6 Ways to Reimagine the Office as a Culture Hub

Diane Gayeski
Diane Gayeski
Published on 
1.2.2022

the office as a culture hub

Hybrid offices need to be dynamic. The office should be a center for collaboration, innovation, and community. A space that brings people together and reflects a company’s mission, history, and beliefs.

According to an article in the Harvard Business Review, frequent in-person interactions lead to commitment, support, and cooperation among people on teams. So make sure your team has a space they want to be in.

Design, layout, and creativity can all help brighten up your space and make it a more desirable location to work. Here’s 7 ways to rethink traditional spaces and turn your office into a culture hub.

1. Don’t Stifle Workplace Socializing – Promote it!  

Traditionally, managers would bristle if they saw subordinates chatting about non-business matters.  But studies have shown that informal socializing is what creates the kinds of bonds that make it hard for employees to leave - even for better opportunities - because they have friends at work. Free-form chatting can also spark innovation and solutions to tough problems.

2. Use the Environment to Tell Important Stories 

Your space should visually tell the history, successes, and plans of the company. Can someone walk in the lobby and learn something inspiring? Decorate your office so it highlights your company’s culture. Let your walls speak for themselves and visually narrate your company’s story.

Volcom headquarters displays examples of its products as well as its cultural heritage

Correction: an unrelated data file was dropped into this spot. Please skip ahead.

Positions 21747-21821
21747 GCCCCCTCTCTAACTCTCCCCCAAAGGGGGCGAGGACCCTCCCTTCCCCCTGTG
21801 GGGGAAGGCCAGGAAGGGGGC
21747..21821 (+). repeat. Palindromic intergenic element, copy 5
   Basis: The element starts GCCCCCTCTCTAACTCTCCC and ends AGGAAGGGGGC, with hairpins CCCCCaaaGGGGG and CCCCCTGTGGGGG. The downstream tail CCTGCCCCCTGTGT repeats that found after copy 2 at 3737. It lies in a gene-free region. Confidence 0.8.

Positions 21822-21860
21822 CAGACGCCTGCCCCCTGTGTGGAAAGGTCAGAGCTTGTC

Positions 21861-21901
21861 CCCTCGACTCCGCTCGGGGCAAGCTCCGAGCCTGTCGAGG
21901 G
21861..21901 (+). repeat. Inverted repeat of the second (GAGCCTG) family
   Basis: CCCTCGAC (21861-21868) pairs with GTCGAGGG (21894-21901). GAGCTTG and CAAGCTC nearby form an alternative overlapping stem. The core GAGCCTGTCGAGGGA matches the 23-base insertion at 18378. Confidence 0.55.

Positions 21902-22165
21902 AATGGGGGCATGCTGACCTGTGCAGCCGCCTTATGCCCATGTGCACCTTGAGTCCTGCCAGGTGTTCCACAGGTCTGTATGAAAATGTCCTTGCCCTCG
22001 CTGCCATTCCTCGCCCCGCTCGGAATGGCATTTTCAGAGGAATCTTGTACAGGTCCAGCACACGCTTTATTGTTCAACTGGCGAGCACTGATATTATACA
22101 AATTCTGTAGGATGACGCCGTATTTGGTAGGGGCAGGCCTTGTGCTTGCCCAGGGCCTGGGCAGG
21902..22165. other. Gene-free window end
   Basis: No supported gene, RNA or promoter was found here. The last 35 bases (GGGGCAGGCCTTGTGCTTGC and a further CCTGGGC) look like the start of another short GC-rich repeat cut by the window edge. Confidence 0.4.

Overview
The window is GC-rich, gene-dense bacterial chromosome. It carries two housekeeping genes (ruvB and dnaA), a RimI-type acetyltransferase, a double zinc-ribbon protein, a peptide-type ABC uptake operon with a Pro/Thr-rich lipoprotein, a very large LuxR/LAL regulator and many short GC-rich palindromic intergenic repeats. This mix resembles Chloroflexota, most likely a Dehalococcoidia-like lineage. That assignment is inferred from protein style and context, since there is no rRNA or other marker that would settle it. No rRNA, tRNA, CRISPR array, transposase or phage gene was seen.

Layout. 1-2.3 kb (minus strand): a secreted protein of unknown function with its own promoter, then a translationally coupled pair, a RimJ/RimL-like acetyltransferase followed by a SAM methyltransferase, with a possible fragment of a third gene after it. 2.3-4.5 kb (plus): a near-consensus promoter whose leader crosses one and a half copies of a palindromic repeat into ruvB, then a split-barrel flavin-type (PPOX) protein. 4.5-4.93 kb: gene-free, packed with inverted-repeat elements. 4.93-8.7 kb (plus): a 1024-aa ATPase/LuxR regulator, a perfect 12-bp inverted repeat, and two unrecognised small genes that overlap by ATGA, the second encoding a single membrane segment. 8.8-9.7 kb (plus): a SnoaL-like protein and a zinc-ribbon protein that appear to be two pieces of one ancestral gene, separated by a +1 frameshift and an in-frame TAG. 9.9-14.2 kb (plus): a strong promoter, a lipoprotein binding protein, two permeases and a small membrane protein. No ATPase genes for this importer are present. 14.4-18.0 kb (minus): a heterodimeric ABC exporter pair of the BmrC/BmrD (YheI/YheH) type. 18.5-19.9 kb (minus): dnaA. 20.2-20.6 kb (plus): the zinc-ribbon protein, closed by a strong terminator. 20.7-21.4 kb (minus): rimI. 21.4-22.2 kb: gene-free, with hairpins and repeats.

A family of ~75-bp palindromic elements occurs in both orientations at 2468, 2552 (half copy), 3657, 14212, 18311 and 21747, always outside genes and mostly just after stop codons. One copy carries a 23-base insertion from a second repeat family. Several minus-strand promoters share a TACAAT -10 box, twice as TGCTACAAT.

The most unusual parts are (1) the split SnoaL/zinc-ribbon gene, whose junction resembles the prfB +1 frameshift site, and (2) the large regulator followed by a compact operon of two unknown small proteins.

3. Create More Complex Networks of Interactions. 

The best predictor of a team’s performance is their energy and engagement outside of formal work meetings. With data from systems like Robin leaders can actually see who is interacting with whom and then engineer ways to get people talking outside their limited silos. Companies have done this in simple ways - like having everybody take breaks at the same time, or putting in longer tables at cafeterias. You can find ways to display ongoing work that might spark spontaneous conversations.

ELA Advertising office design lets employees see examples of ongoing work

4. Replace individual offices 

Create spaces that fit creative and collaborative tasks. If you are implementing a hybrid work plan, use data and policy to re-think how many individual offices you have and replace them with small “hotelling” spaces and other rooms that are specifically designed for collaboration, decision-making, long-term projects that involve prototyping and testing, and so on.  

5. Create neighborhoods and pods 

Groups of workstations promote collaboration; they can be achieved with moveable walls and partitions so that the space can be used in more than one way. Your work and projects are constantly changing, so make sure your space reflects that. Optimize all of your space, so your employees can too.

WeWork Culture Hub

6. Provide Performance “Nudges” 

Adding interactive displays that communicate output statuses, posters that remind people of goals and where they are on the journey, and inspiring artifacts of the company can help boost morale and motivation. Be bold about goals and values, and make sure everyone else can see them too.

Hybrid: More Than Just a Workplace

Getting people back into the office is one thing, but getting people to want to go back is another. Show your employees you care about their comfort and enjoyment by turning your office into a community rather than just a place of work. 

By leveraging design creativity and data from systems like Robin, you can make your organization a great place to work. Recreate your space to represent who you are and what you want to get done.